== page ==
A Perthshire landowner who estimates Storm Arwen felled 5000 trees in just one Glenisla plantation has called on Scottish Forestry to take a more urgent approach to granting licences to clear woodland.
Major John Gibb of Glenisla House, Blairgowrie has written to Rural Affairs Secretary Mairi Gougeon pointing out that contractors are eager to get the go ahead to harvest fallen timber before it starts to deteriorate and discolour.
He wrote: “How long will this permission take to allow the woodland owner to proceed, especially when it seems to take many months to get a plan of operations approved – currently six – eight months minimum?
“Storm Arwen has devastated many woodlands in Glenisla district. This should by now have been taken onboard by Scottish Forestry and politicians responsible for forestry in Scotland. So far there has been very little publicity or acknowledgement of this disaster.”
Major Gibb said the woodlands around Auchentaple Loch, a well-known walking area which is part of the Cateran trail, had suffered enough damage to warrant a clear-fell.
“Some of the areas are completely flattened, others heavily or lightly thinned,” he said.
“Most of the woodland comprised of Scots Pine and Larch, all brashed and pruned to 12 feet or more. Most of the Scots pine were destined for long term retention. They have mostly gone. Perimeter fences have either been flattened or uprooted in places.”
A Scottish Government spokesman said work had started immediately in the aftermath of Storm Arwen to identify damaged forests and woodland areas.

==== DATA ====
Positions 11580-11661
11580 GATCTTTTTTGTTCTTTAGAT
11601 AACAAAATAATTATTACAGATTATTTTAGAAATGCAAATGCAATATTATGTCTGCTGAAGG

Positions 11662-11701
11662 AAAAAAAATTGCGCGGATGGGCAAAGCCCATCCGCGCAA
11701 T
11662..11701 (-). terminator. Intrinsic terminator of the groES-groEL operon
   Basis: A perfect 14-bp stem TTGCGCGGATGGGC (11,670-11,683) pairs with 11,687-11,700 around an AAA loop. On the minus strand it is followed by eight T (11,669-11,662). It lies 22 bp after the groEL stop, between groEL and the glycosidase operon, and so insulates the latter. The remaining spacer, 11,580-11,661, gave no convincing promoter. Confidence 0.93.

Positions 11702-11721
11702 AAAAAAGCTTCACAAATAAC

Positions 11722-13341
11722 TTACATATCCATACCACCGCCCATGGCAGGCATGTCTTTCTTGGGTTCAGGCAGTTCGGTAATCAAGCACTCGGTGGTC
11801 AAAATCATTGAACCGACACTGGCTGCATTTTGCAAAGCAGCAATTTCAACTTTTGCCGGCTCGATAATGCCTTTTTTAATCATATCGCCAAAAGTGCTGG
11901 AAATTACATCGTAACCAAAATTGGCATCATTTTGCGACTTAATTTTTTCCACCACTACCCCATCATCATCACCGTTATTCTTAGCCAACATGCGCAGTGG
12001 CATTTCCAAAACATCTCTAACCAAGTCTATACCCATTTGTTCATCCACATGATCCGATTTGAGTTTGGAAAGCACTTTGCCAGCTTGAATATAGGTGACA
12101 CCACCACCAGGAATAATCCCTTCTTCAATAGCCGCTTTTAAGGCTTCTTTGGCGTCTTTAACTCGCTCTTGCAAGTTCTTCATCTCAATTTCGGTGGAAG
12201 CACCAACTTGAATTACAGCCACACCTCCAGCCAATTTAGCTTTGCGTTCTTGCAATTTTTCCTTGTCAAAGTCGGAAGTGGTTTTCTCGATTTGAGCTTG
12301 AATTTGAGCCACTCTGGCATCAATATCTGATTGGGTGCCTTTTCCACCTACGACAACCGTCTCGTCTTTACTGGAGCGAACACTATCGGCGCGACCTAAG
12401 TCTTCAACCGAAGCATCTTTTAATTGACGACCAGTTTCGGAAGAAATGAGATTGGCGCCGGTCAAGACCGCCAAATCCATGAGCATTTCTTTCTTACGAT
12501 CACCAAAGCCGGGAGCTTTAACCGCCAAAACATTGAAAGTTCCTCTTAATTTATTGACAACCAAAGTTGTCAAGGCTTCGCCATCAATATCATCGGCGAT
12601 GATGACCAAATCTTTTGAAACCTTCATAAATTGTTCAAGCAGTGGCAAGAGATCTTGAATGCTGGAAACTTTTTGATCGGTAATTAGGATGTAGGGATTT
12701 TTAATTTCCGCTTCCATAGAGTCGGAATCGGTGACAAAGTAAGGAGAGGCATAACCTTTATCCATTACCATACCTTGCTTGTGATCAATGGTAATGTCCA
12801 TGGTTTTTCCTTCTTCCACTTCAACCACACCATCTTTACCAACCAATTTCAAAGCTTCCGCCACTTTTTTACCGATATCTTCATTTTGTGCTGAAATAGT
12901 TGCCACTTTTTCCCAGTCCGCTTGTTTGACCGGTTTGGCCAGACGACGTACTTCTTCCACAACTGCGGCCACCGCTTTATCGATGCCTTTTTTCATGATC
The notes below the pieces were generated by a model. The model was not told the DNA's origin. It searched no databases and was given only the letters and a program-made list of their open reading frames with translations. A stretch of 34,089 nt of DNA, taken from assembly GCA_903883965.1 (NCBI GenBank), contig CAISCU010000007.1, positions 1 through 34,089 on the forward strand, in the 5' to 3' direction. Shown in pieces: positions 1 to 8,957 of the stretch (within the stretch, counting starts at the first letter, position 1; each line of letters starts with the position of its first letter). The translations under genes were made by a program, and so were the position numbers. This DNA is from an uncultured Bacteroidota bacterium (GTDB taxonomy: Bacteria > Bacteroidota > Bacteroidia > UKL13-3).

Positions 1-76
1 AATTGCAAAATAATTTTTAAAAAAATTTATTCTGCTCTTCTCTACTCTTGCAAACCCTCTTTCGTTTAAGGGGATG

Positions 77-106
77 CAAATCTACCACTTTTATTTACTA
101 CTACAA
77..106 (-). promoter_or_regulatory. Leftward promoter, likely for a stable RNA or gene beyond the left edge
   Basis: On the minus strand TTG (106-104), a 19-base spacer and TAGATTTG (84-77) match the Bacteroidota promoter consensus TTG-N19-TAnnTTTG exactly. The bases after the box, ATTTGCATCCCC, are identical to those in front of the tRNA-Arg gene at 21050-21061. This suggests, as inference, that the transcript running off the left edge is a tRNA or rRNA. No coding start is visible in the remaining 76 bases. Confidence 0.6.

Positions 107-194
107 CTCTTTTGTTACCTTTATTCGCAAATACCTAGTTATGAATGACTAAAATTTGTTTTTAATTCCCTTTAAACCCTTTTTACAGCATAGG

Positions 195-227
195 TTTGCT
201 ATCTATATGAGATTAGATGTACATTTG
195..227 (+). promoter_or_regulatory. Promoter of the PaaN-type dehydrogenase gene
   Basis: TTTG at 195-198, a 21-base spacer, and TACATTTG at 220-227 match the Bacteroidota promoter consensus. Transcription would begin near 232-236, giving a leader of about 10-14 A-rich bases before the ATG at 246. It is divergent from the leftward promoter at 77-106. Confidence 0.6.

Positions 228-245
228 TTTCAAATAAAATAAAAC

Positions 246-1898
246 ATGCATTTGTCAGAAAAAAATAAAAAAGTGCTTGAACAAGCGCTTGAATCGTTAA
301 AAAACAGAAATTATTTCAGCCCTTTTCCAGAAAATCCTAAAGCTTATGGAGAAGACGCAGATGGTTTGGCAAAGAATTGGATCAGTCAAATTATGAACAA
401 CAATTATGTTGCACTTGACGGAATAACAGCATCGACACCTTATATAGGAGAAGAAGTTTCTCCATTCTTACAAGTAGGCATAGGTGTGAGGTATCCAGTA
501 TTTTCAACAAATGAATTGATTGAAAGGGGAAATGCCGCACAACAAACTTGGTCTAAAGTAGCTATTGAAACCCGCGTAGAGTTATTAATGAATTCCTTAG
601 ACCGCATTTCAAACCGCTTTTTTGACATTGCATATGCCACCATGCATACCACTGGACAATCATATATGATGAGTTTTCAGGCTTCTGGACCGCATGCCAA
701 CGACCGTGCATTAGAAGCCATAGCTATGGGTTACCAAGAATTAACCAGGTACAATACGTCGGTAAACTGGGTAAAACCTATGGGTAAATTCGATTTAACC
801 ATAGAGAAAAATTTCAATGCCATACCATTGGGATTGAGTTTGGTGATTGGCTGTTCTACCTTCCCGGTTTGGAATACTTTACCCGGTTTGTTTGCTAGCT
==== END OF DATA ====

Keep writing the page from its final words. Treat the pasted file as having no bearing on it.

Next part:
“Scottish Forestry has put in place extra measures to help woodland owners with the aftermath of Storm Arwen and have allocated extra staffing to the areas in most need,” he spokesperson added.
“Felling permissions, which are now required for wind blow, are being fast tracked.
“It would normally take six weeks for a permission to be processed – this is now being done in around six days. Scottish Forestry is also fast tracking amendments to long term forest plans.”
Major Gibb said that the scale of the damage to forestry in Glenisla was on a par with the 1953 gale which devastated Deeside, when landowners who lost woodland were compensated.
“What I think we should seek now is compensation, possibly in the form of enhanced re-stocking grants, up to the level of grants paid on virgin land enclosed for forestry,” he said.
“This could compensate for reduced timber value, re-fencing, possible road making, loss of Biodiversity and amenity.”
The Scottish Government spokesperson said: “While there are no specific grants to give woodland owners to restock their trees after storms, Scottish Forestry does give grants towards creating better resilience and diversity of tree species.”